That’s what I prefer to do.
Q. The doumbek is the same as a Darbuka?
For the top microphone, get it as close as possible to the skin and use a mic. that has low sensitivity - very close mic’ing can produce extreme sound levels and you need to capture the sound without overloading the microphone. When working as a live sound engineer, I’ve often wanted to try attaching a snare drum mic to a Darbuka so as to get it really close and in a fixed position relative to the skin, but have not yet found a Darbuka player that would let me do so, so I’ve always had to compromise with positioning the top mic as close as possible to the skin using a stand (and players always move) which limits how close it can get.
Some microphones to consider for the top mic. Microphones for Snare Drum – Thomann UK
I would look at pickups as a last (desperation) option. A contact mic type pickup can give you raw volume, but I’ve never been able to get a good sound from these on any sort of drum.
An alternative to using two microphones is to use one microphone placed inside the drum. The down side of this arrangement is that you (and the sound engineer) have considerably less scope for adjusting the sound, so it requires lots of experimentation to get the set-up right before getting into the heat of the gig. For this to work, placement in three dimensions is critical - closer to the skin for hand noise, closer to the wall for the higher frequencies, closer to the centre of the skin for more skin resonance, further from the skin for more body resonance. If you get it wrong, it will just howl with feedback.
Another arrangement that I’ve used with large Darbukas and seated players is a floor microphone. This might seem somewhat counter-intuitive, but it is surprising the amount of sound and the crispness that can be achieved with this arrangement. I suspect that this arrangement will not be sufficiently loud for your needs, but if you use a large drum, and you are sitting, and the floor is hard (not carpeted), it is worth a try. If using a conventional stage microphone, attach it to a low stand (kick drum mic stands are ideal) and position the microphone head close, but not touching the floor, and pointing at the floor so as to catch the sound from the bottom of the drum as it reflects from the floor. I’ve used this method with much success where the the bottom edge of the drum (the edge away from the drummer) is resting on the floor and there is a gap between the bottom of the drum and the floor on the drummers side of the drum. The microphone is then placed under the drummers chair, pointing at the gap between the drum and the floor.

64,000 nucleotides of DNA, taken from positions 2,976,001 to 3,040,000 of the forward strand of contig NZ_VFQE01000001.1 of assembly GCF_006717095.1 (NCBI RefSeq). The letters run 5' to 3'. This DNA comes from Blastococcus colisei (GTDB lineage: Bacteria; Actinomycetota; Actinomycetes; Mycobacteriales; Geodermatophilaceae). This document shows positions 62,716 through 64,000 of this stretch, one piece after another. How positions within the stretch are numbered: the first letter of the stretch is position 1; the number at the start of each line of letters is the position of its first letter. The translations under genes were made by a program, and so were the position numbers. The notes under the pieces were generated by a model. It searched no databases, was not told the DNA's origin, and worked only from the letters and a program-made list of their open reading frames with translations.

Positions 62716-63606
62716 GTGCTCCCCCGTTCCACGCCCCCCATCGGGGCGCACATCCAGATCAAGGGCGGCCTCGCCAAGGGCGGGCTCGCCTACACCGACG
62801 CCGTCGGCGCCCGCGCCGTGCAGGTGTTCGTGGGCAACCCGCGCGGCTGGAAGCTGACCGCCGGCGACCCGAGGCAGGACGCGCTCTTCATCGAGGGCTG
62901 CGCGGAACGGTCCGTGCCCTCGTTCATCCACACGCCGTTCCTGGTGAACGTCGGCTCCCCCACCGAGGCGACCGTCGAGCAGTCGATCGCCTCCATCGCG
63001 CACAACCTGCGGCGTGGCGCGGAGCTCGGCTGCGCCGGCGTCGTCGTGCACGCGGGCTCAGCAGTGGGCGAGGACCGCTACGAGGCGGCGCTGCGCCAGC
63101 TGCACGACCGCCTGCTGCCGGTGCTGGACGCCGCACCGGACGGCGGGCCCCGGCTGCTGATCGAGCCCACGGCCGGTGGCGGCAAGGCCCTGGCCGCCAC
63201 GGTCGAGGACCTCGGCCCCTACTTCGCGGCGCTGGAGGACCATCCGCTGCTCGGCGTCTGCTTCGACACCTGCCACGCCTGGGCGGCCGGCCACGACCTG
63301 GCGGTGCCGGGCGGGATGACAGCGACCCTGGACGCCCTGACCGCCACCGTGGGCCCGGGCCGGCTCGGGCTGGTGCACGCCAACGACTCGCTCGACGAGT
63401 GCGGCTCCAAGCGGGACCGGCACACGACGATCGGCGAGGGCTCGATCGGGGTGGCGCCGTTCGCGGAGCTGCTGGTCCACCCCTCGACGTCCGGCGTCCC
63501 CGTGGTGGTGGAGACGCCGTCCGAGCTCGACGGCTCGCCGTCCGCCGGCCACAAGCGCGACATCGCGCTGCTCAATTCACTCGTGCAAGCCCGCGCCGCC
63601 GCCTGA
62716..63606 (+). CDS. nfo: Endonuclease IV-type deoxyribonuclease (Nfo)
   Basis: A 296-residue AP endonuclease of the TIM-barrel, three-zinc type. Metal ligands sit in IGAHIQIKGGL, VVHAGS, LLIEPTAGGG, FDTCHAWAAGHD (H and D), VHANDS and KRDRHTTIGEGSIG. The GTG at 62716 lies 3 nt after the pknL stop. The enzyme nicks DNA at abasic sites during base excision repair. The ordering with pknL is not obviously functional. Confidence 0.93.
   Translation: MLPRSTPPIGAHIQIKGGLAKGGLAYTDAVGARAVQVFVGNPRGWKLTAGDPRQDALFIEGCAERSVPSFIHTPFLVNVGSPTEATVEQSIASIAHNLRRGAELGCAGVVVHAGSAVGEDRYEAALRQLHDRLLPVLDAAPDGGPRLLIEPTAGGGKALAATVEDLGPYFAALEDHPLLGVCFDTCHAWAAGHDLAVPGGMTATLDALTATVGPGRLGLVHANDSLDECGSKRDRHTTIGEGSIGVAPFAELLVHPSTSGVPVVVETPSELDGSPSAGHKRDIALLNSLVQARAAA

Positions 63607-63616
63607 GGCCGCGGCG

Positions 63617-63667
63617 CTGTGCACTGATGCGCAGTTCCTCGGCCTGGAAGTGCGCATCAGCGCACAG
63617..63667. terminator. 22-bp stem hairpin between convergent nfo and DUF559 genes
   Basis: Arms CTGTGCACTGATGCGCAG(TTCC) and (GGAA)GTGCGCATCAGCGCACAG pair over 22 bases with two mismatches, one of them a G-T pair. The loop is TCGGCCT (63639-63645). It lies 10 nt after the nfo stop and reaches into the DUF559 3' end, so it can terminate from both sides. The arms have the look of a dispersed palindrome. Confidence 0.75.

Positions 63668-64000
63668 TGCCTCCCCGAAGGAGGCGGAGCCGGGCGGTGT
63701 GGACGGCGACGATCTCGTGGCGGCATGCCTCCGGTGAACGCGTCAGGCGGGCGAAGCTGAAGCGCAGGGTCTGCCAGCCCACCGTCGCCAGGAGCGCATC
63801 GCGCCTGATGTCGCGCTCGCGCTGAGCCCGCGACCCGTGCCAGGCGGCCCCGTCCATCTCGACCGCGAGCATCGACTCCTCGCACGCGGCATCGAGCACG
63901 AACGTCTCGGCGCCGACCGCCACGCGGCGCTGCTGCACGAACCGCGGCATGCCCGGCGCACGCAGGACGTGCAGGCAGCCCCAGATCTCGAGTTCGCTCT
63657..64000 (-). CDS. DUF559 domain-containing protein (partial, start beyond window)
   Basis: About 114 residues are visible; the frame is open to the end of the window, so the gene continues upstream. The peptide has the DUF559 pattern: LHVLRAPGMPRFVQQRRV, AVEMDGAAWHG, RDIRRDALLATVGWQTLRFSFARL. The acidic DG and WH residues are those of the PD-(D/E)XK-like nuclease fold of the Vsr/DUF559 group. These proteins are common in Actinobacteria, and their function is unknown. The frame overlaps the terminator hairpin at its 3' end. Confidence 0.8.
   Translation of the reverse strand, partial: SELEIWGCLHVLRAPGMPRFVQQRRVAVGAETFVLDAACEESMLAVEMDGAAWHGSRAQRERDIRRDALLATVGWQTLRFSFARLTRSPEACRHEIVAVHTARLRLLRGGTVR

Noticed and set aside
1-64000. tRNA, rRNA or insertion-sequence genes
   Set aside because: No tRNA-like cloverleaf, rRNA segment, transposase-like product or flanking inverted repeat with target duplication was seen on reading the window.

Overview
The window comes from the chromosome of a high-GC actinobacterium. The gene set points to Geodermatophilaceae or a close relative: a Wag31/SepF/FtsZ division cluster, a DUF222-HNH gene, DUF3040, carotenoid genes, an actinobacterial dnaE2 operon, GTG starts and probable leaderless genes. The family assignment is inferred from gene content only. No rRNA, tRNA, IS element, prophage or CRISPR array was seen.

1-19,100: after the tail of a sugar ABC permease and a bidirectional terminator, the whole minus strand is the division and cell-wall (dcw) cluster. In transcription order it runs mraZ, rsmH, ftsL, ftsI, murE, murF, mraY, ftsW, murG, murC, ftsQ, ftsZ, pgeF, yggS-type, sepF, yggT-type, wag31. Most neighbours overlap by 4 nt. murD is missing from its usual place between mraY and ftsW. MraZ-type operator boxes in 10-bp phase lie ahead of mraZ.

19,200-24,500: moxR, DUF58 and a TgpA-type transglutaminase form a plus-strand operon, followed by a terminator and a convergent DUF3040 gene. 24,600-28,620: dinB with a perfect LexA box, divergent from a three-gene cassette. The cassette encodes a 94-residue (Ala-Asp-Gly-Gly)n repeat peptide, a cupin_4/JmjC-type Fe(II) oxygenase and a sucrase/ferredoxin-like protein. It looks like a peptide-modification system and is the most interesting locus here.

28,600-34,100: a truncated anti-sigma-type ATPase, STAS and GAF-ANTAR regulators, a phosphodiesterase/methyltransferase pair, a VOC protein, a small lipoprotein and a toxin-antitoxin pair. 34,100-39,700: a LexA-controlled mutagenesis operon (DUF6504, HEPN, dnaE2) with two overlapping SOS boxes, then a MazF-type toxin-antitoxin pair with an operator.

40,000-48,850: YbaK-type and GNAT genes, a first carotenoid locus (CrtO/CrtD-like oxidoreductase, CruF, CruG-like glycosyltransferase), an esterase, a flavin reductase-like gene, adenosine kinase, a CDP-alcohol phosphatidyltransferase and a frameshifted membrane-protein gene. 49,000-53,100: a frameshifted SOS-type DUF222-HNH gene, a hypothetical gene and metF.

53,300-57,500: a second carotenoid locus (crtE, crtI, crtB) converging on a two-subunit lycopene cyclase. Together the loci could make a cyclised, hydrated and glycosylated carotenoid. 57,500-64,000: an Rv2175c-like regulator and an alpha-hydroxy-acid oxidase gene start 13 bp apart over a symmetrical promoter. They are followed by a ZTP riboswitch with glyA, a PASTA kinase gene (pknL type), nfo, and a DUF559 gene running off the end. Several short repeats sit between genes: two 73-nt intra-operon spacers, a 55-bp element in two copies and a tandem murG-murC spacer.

Phase reversal - some mixing desks are equipped with a phase reversal switch on each channel. This will not make much difference if the player is moving around a lot, but if you are staying relatively stationary it can make a significant improvement to the volume before feedback. If your mixing desk does not have a phase reversal switch, and if you are using a dynamic (rather than a condenser) microphone, it is easy to make a phase reversal switch for your microphone. Dynamic microphones will generally have three wires (one for each pin on an XLR plug). One wire is the shielding and the other two carry the (balanced) signal. A simple switch that reverses the two signal wires will reverse the phase (cross over pins 2 and 3). The “trick” here is to try the switch in both positions and see which position works best - the results vary on every occasion.
Gating and compression: Dynamic compression can add a lot more resonance to the sound - by limiting the peaks, the resonant timbres become far more prominent. However, this can also make the drum more susceptible to unwanted ringing, but that can be controlled by using a carefully adjusted gate. For the gate, the attack time will need to be very fast, and the release time needs to be slow enough to hear the drums “voice”, but short enough to prevent uncontrolled ringing. There’s an art to getting these set up right.
The “if all else fails and I’ll hate myself in the morning” solution:
Attach contact mics to the underside of the skin and use them to trigger drum samples - sorry - I apologies for such blasphemy.
A note about SM57’s - Many mixing desks have quite a high input impedance for the mic inputs which can make SM57s sound a bit dull - they sound much better into a low impedance (600 Ohm) input. If you are using an SM57 and have any choice about what it plugs into, go for a low impedance input.